Opinion | Marc Quinn’s statue was a temporary gimmick, but revealed a Bristol still struggling with its past

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By Gemma Blundell-Doyle, English, First Year

Edward Colston’s statue, pulled from its plinth by Bristolians reckoning with their city’s dark past, caught media attention across the globe and convinced others to destroy monuments that provoked the same unease. Almost as soon as the statue was plunged into the harbour, debate surrounding what should replace the relic from 1895 arose.

From the 7 June crowds flocked to the place where Bristol’s glorification of a slave trader was rejected.

At dawn on the 15 July they were met with a sculpture of a black female protestor who took the plinth with a raised fist during the protest – otherwise known as A Surge of Power (Jen Reid) 2020 by Marc Quinn.

Quinn’s access to resources allowed him to create and erect this installation with ease

Quinn is one of the most established artists of the 21st century. A member of a group of influential and successful creatives coined ‘Young British Artists’, his work has been displayed and sold for millions internationally.

His privileged upbringing – including an education at Millfield, then Cambridge – is starkly different to that of his subject Jen Reid. Quinn’s access to resources allowed him to create and erect this installation with ease.

After seeing a picture of Reid posted on Instagram he was able to invite her to his studio in London and begin work recreating the image within a week.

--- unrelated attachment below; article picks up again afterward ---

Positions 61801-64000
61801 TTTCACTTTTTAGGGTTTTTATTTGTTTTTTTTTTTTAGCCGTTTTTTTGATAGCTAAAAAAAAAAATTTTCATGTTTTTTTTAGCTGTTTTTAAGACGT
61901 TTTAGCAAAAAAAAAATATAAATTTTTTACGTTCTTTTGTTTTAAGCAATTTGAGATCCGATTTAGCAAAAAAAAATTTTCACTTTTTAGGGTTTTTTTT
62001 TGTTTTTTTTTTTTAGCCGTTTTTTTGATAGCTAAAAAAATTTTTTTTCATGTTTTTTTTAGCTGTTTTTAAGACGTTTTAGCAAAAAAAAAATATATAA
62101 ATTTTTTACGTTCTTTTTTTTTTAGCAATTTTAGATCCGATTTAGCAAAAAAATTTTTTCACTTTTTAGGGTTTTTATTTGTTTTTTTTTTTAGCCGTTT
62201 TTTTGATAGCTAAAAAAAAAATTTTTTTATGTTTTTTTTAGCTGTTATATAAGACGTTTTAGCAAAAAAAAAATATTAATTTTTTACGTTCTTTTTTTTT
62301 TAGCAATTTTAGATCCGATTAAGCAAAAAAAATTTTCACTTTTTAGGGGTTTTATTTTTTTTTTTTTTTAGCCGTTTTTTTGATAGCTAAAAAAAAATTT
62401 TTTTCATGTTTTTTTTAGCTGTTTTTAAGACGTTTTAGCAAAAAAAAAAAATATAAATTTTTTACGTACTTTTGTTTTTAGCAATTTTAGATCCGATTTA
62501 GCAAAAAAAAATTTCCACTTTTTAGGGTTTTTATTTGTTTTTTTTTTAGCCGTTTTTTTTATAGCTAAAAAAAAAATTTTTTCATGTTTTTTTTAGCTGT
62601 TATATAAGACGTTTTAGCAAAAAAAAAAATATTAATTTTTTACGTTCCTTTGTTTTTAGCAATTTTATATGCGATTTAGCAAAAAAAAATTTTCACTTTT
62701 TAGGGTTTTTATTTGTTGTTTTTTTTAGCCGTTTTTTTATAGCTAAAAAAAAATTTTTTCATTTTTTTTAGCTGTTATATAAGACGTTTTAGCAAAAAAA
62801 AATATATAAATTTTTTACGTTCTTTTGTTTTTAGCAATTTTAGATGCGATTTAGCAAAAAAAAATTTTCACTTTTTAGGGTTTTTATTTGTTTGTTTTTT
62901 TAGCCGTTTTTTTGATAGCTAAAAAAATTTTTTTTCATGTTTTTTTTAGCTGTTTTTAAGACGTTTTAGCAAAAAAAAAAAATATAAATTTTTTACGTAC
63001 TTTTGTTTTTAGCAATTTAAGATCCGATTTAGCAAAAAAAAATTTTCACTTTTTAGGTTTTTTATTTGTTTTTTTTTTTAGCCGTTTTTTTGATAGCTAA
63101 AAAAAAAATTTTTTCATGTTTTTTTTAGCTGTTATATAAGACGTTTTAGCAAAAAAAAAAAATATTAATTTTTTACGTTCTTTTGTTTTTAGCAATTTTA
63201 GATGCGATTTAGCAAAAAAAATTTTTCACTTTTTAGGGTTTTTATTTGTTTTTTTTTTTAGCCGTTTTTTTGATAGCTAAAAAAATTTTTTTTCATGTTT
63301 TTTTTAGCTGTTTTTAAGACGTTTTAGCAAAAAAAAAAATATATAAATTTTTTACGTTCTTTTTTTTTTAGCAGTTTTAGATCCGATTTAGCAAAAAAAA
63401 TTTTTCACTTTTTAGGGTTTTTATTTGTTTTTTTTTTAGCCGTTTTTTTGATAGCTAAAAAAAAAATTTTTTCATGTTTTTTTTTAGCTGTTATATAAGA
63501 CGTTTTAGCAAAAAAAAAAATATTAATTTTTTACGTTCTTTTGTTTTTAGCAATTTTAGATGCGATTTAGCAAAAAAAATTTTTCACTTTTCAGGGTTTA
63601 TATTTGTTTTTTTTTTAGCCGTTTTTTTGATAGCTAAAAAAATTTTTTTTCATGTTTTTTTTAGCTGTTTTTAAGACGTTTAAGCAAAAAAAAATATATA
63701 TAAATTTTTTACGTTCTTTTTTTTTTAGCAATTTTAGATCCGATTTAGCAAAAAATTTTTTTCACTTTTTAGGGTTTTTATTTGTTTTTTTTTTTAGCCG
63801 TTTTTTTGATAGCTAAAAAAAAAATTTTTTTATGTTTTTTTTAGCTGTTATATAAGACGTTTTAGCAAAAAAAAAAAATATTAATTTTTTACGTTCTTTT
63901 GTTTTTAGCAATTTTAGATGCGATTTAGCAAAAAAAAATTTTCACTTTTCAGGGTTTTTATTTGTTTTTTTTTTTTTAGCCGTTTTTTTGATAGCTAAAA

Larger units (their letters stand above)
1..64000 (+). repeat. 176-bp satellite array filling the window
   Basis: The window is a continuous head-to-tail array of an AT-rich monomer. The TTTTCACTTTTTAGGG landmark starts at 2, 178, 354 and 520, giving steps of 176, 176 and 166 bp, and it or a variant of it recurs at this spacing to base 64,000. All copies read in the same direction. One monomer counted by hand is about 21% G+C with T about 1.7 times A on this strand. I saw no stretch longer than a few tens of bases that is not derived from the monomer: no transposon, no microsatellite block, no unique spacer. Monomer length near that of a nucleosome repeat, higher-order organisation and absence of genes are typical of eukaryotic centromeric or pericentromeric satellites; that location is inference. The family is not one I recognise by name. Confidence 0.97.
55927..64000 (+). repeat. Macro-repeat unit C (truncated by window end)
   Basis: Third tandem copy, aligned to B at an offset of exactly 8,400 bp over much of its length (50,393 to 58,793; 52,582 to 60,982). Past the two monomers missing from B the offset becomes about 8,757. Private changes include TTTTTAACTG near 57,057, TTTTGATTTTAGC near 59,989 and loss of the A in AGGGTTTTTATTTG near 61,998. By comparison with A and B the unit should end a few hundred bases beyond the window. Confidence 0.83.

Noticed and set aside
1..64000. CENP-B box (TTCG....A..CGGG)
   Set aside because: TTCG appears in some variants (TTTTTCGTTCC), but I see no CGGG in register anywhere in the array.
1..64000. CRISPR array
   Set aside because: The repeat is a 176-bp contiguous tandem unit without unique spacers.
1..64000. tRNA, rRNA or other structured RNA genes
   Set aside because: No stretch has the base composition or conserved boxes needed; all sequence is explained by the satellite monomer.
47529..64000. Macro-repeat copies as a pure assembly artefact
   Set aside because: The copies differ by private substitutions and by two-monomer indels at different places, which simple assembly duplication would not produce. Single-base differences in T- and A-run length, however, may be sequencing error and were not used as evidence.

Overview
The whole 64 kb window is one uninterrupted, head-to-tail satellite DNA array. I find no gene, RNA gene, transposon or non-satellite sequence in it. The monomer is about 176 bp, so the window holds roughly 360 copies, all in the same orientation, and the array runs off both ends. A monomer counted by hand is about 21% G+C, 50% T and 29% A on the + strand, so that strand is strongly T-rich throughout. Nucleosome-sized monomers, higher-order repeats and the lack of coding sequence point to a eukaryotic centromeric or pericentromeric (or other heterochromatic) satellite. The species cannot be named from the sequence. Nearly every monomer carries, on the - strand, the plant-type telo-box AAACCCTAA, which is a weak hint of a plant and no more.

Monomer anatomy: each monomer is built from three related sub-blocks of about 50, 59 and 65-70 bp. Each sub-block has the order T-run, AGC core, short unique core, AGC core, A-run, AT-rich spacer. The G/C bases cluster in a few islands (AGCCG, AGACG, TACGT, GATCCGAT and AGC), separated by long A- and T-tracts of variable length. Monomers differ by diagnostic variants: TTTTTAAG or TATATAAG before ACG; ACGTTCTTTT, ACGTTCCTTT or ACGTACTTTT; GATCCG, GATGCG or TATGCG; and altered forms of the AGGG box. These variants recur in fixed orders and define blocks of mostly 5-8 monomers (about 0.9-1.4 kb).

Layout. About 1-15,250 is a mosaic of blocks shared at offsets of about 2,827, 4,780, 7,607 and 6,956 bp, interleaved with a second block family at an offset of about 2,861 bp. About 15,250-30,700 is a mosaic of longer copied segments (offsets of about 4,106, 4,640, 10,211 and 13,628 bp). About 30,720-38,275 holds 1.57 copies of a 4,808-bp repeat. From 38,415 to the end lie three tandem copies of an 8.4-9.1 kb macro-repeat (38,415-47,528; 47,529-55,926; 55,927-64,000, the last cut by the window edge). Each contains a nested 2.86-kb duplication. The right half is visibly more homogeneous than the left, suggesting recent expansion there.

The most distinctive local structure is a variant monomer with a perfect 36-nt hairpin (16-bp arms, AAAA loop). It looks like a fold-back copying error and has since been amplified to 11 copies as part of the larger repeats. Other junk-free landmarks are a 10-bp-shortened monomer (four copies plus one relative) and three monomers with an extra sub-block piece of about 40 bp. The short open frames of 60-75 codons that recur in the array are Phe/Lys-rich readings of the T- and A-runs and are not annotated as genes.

Bristol City Council removed Marc Quinn's statue less than 24 hours after it was put up | Martin Booth

Quinn has previously used his art to question oppressive notions regarding social conceptions of physical normality and beauty. His sculpture Allison Lapper Pregnant, designed for the Fourth Plinth in Trafalgar Square, was hugely empowering for disabled rights in the UK. Nonetheless, critics have asked if his sculpture of Jen Reid stands for artistic activism or is simply a publicity stunt.

The manner in which it was erected (through a secret operation and without planning permission) has contributed to the controversy surrounding it and led to its removal by Bristol City Council less than 24 hours after it was put up.

Visually, it presents the change many Bristolians want to see, as it reflects a community ashamed by its historical existence as one of the major transatlantic slave trade ports.

As renowned British sculptor Thomas J. Price has argued, it would be more appropriate for a Black artist to be given the opportunity to display their work

Its removal was misjudged by many as a sign that the council did not stand behind this admission. However, the real issue is that Bristol’s residents were not consulted on what should be placed upon the empty plinth. Their involvement is crucial if a cityscape that reflects its residents’ values is to be built, and future frustrations are to be avoided.

Systematic racism thrives on the continual blocking of BAME people from positions of power within the systems that mould the society we live in, including our physical spaces. As renowned British sculptor Thomas J. Price has argued, it would be more appropriate for a Black artist to be given the opportunity to display their work on this platform.